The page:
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In Tanzania, tens of millions of people lack access to clean water and basic sanitation facilities. This is a health crisis. It is also a market opportunity. Affordable, quality products exist for water treatment, hygiene, or simple improved latrines, but how can companies create feasible distribution channels that penetrate remote villages and towns, hours from any major city?

The USAID/Tanzania Water Resources Integration Development Initiative (WARIDI), is an ambitious five-year project led by Tetra Tech that seeks to improve access to clean water and sanitation in up to 20 administrative districts in Tanzania. WARIDI has engaged Resonance to explore private sector and market solutions that expand access to water, sanitation, and hygiene (WASH). As part of this, WARIDI and Resonance have been exploring the role of village- and community-based micro-enterprises in expanding distribution of WASH products.

Resonance has just completed a business training for approximately 200 Tanzanian micro-enterprises based in rural and peri-urban areas. The trained businesses are small – most have just 1-2 employees. They sell farm inputs, hardware, and building materials. Some are local pharmacies. But these community-based micro-enterprises could be a critical piece of the solution to extend affordable and sustainable access to water and sanitation products in Tanzania. In many ways, they are on the front lines of WASH product provision in rural areas; for most Tanzanians in small towns or rural villages, the local hardware store or pharmacy is the likely first stop for any WASH product. For WARIDI, the question then is: How do we actually get WASH products on the shelves?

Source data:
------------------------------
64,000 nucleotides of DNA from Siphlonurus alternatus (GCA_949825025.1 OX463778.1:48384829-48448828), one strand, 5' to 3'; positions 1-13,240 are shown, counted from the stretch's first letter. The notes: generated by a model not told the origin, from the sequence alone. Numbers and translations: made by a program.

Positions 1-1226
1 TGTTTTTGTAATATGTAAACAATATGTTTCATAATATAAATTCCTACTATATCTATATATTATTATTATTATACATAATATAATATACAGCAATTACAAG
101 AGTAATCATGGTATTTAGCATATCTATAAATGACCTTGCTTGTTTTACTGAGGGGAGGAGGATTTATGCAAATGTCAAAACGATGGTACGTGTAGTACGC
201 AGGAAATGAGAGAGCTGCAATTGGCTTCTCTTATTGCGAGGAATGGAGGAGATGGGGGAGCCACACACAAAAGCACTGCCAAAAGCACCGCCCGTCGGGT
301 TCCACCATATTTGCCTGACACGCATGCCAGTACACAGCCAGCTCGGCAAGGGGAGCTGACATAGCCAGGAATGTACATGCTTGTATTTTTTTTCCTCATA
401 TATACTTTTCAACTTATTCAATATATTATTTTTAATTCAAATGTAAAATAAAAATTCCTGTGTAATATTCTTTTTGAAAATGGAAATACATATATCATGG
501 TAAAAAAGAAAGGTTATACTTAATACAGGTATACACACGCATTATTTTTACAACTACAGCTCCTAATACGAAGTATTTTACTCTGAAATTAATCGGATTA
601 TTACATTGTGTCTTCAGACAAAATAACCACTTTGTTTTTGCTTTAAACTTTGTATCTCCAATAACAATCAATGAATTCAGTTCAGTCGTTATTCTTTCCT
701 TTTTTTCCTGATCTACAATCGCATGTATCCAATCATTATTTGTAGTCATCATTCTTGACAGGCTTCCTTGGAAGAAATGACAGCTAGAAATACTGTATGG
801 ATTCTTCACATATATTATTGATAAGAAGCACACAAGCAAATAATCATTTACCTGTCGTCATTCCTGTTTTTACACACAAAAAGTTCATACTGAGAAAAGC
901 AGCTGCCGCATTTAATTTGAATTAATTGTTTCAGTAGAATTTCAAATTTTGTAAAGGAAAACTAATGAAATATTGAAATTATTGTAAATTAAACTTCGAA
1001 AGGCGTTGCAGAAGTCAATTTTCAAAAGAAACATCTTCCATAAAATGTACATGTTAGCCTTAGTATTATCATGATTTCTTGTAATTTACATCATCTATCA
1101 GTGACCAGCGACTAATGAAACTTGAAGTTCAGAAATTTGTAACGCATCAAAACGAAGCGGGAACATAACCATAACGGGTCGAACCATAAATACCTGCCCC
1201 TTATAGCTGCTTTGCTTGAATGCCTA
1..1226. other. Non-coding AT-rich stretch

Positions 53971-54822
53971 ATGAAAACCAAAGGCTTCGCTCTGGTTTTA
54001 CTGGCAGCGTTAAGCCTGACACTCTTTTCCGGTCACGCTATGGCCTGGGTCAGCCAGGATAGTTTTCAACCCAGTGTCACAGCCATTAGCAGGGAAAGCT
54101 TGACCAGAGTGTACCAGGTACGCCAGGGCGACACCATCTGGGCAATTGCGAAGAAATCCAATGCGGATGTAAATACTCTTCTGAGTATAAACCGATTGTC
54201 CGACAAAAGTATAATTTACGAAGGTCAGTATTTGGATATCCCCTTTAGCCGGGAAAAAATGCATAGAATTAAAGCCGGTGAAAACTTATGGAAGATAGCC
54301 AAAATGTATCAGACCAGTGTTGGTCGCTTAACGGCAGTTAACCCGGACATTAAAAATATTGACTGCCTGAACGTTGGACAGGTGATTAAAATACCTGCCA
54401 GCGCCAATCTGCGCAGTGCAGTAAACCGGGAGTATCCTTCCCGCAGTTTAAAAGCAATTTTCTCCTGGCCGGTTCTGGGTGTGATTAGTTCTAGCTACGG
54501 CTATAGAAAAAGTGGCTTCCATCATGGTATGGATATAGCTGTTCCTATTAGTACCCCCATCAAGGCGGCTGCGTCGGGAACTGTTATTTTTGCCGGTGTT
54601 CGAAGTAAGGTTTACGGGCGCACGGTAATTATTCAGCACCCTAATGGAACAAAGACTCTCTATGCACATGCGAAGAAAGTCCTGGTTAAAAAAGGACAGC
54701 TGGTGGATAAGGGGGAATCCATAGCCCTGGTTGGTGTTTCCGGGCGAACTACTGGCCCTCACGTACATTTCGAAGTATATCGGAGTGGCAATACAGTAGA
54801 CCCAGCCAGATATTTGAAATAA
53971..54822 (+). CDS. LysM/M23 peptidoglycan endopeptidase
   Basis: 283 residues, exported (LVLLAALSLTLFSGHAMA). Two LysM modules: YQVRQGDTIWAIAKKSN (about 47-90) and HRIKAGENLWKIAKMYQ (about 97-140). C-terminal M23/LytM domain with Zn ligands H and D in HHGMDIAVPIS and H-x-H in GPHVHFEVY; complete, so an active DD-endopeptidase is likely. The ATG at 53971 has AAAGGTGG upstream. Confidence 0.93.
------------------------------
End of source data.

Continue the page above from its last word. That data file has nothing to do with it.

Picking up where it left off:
On WARIDI, Resonance has worked with this first set of 200 micro-enterprises in 10 districts to build overall business capacity while specifically encouraging expanded marketing and sales of WASH products. The program involves training and on-site mentorship focused on business management; finance, accounting, and record-keeping; business modeling for growth; and marketing and sales. Throughout, the Resonance team also works with the micro-entrepreneurs to evaluate opportunities to expand or sustain WASH product lines or to consider how WASH products can be more effectively marketed to local customers.

Resonance and WARIDI are also working to connect these businesses to local, regional, and international suppliers of WASH solutions, to help get a range of WASH products and innovations into the hands of rural customers in Tanzania. Through the program, trained micro-enterprises have already been linked to several companies selling feminine and general hygiene products, improved latrines, and water filters. Resonance and WARIDI will continue to use its micro-enterprise network to help other WASH companies open new distribution channels in rural and peri-urban Tanzania. For example, a planned WARIDI roadshow for WASH solutions – expected to feature products from more than 10 different WASH companies – will soon be traveling from district to district, exposing WARIDI’s micro-entrepreneur network to a wide range of WASH products they could feature in their stores.

Resonance and WARIDI plan to repeat the program for 200-300 additional micro-enterprises in 10 new districts in the coming year.